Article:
The visit is included with the London Pass, London Explorer Pass and theiVenture Pass .
The visit to Westminster Abbey is free for children under 6 years old.
Address : 20 Deans Yd, Westminster, London SW1P 3PA
St. Margaret's Church in Westminster
Located within the grounds of Westminster Abbey, St Margaret's Church, erected for the most part by Edward the Confessor, is in a late Perpendicular style.
Members of Parliament, as well as employees of the House of Lords and the House of Commons, are allowed to marry in this church.
Address : St Margaret St, Westminster, London SW1P 3JX
Jewel Tower: a XNUMXth century tower
In the heart of Westminster, Jewel Tower is one of only two buildings in the medieval Palace of Westminster to survive the fire of 1834. It was built in 1365 and 1366 under the direction of William of Sleaford and Henry de Yevele , to house the personal treasure of King Edward III.
Since 2013, the tower has housed an exhibition on its history and its successive uses.
Included in the London Pass.
Address : Abingdon St, Westminster, London SW1P 3JX
Westminster Cathedral: seat of the Catholic Church
Built from 1895 to 1903 by the Victorian architect John Francis Bentley, Westminster Cathedral is built in a Neobyzantine style on the model of the Hagia Sophia in Istanbul.
It is distinguished by its bell tower (82 m) ending in a dome accessible by a lift, which offers a 360 ° view of London as well as of the Saint Paul's cathedral and Westminster Abbey.
Richly decorated with marble, mosaics, statues, and gilding, its 45m nave is the widest in England!
Westminster Cathedral, home of the Catholic Church of Great Britain, is also one of the busiest churches in the UK which regularly hosts concerts and recitals.
Address : Victoria Street, Westminster, London SW1P 1LT
Tate Britain: the world's largest British art museum
La Tate Britain, called Tate Gallery until 2000 is one of the largest museums in London which brings together collections of British art, from the Renaissance to the present day.
The museum brings together the largest and most beautiful collection in the world of British art and more particularly the largest collection in the world of works by William Turner grouped since 1987 in the Clore Gallery. The Tate has more than 300 oils and a very large number of watercolors, drawings and sketches by the famous British painter.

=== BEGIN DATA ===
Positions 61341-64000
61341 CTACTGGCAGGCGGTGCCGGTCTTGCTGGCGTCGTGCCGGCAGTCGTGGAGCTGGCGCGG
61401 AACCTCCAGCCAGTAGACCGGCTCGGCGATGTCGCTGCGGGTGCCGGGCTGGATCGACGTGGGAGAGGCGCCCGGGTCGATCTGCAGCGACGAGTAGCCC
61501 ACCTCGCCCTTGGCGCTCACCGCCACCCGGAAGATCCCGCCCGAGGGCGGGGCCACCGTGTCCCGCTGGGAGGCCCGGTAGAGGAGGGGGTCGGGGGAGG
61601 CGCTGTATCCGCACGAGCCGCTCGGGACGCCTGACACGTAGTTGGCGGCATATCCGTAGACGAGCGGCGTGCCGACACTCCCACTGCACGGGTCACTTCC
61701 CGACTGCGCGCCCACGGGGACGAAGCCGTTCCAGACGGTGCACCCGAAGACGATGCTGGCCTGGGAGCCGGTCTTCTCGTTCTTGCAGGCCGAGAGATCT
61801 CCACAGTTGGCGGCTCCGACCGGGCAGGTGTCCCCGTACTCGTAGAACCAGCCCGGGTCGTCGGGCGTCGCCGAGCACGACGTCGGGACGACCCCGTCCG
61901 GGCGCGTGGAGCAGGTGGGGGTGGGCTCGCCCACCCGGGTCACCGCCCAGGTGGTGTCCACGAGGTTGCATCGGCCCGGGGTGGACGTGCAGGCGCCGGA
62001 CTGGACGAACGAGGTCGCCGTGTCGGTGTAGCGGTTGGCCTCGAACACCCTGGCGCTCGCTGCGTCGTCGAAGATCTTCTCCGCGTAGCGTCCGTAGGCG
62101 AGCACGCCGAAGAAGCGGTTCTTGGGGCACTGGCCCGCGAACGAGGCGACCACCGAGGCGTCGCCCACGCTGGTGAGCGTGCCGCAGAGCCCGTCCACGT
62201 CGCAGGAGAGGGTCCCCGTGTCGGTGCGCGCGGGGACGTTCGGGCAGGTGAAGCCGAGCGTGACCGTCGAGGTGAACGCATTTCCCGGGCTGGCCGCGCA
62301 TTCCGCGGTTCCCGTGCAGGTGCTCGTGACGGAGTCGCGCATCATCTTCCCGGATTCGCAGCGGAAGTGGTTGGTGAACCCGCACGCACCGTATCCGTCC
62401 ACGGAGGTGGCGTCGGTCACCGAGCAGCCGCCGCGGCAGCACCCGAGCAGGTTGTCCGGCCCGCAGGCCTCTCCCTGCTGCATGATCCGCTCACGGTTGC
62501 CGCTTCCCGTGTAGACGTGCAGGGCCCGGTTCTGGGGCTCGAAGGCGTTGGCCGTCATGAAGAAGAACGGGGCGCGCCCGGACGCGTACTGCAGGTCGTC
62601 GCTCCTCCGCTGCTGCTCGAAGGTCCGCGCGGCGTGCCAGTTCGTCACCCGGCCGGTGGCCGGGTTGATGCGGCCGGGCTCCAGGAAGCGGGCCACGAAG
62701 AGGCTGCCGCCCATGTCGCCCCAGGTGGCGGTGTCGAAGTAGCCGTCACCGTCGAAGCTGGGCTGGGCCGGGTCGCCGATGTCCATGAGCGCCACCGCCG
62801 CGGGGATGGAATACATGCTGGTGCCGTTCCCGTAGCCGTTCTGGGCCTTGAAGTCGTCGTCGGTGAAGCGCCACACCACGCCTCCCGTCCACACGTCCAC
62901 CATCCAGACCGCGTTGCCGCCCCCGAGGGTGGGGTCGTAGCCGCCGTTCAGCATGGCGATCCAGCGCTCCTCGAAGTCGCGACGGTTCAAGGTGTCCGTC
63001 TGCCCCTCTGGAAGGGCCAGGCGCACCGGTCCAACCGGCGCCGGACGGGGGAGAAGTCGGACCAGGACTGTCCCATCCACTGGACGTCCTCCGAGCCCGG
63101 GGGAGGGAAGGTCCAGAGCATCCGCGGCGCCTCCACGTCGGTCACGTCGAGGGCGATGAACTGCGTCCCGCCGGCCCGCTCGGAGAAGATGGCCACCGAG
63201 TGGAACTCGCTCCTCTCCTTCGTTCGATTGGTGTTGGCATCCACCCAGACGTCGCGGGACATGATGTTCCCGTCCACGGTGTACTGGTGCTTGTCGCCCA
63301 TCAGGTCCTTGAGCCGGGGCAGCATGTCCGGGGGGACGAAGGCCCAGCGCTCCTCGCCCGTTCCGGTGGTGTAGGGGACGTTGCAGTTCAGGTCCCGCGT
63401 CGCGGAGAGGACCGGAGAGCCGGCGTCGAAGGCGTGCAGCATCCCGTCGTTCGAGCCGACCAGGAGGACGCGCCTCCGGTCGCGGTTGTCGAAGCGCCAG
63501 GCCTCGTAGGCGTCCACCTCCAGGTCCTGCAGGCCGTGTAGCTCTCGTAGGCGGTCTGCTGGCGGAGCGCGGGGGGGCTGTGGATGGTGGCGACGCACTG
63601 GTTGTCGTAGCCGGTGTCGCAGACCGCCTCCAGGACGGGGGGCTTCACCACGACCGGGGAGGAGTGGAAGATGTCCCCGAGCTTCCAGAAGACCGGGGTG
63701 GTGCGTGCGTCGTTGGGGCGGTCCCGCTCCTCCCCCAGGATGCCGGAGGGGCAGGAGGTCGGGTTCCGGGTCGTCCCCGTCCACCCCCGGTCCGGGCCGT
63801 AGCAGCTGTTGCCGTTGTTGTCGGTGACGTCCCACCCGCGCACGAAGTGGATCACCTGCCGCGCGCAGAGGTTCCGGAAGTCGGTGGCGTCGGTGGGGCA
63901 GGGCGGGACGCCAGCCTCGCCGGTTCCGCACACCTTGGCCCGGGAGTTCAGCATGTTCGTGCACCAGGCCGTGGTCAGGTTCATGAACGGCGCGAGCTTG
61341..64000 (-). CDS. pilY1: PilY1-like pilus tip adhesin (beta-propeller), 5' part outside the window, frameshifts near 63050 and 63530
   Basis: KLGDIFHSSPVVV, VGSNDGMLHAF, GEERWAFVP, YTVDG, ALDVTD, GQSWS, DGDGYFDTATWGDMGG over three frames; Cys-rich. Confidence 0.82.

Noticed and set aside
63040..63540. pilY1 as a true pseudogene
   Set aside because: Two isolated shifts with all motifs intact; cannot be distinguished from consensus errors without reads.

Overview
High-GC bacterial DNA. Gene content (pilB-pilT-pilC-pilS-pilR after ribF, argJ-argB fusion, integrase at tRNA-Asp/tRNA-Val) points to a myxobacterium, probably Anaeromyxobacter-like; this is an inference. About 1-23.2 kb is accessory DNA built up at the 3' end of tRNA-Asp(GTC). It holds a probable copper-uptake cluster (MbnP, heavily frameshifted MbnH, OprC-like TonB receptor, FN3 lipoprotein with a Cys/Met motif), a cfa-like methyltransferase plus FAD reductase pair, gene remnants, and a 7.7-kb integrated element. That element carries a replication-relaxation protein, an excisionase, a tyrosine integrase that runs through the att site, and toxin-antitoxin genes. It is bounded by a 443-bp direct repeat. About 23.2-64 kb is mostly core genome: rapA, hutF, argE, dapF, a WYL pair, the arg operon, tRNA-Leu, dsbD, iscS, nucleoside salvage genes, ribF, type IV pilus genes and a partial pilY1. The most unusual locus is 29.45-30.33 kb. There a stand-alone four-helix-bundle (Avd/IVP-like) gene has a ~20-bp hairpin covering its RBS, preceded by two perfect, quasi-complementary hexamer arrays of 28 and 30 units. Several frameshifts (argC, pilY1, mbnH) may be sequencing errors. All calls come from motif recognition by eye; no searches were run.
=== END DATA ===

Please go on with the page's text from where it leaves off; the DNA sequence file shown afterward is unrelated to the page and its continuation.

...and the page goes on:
Address : Milbank, London SW1P 4JU
Visit Buckingham Palace: Queen's Residence
Buckingham Palace is the London residence of Queen Elisabeth II and one of the last remaining palaces in the world.
From July to October, Buckingham Palace is open to the public who can walk through the 19 State Rooms designed by Nash.
Among the most beautiful rooms are the throne room where the queen receives during investiture ceremonies, the royal reception room or the ballroom used for official state dinners.
Buckingham Palace is for free for children under 5 years old.
Address : Westminster, London SW1A 1AA
Changing of the Guard at Buckingham Palace
La Changing of the Guard at Buckingham Palace (changing of the guard) is one of London's most iconic attractions. People come there on the one hand to see the famous red tunics and bear hair headdresses of the guards. On the other hand, to listen to the fanfare performing a sometimes astonishing musical repertoire!
The Changing of the Guard at Buckingham Palace begins at 11:00 a.m. on Monday, Wednesday, Friday et Sunday.
In case of bad weather, the ceremony is canceled.
To be sure that the succession takes place, I advise you to visit the British Army website which gives all the information on this subject.
Victoria Memorial: a monument to the glory of Queen Victoria
Opposite Buckingham Palace, the marble statue commemorates the years of Victoria's reign (1837 to 1901) and the rise of the British Empire at that time.
The monument is crowned by the golden statue of Victory. Below, we can observe the representation of the queen and the allegorical characters of Truth, Justice and Philanthropy, that is to say the traditional Victorian virtues.
Completed in 1911 after the death of the Queen, the Victoria Memorial is the largest royal statue in London
The Queen's Gallery was inaugurated by the Queen in May 2002, as part of the Golden Jubilee festivities. It hosts temporary exhibitions comprising 450 works of art from the vast royal collection according to thematic exhibitions, renewed regularly.
Included in the London Pass.
Address : Buckingham Palace, London SW1A 1AA
Royal Mews: The Royal Stables of Buckingham Palace
The Royal mews are the stables of the British royal family where the world's finest collection of coaches is on display. They are still used by the Queen and members of her family during official ceremonies.
Highlight of the collection, the spectacular Gold State Coach (pictured above), completely covered in 22-karat gold leaf which was commissioned in 1760 to celebrate the marriage of King George III and his marriage to Princess Charlotte of Mecklenburg-Strelitz .
Royal Mews is also home to a magnificent Jaguar Daimler DS420 from 1992 which was the official vehicle of the Queen Mother.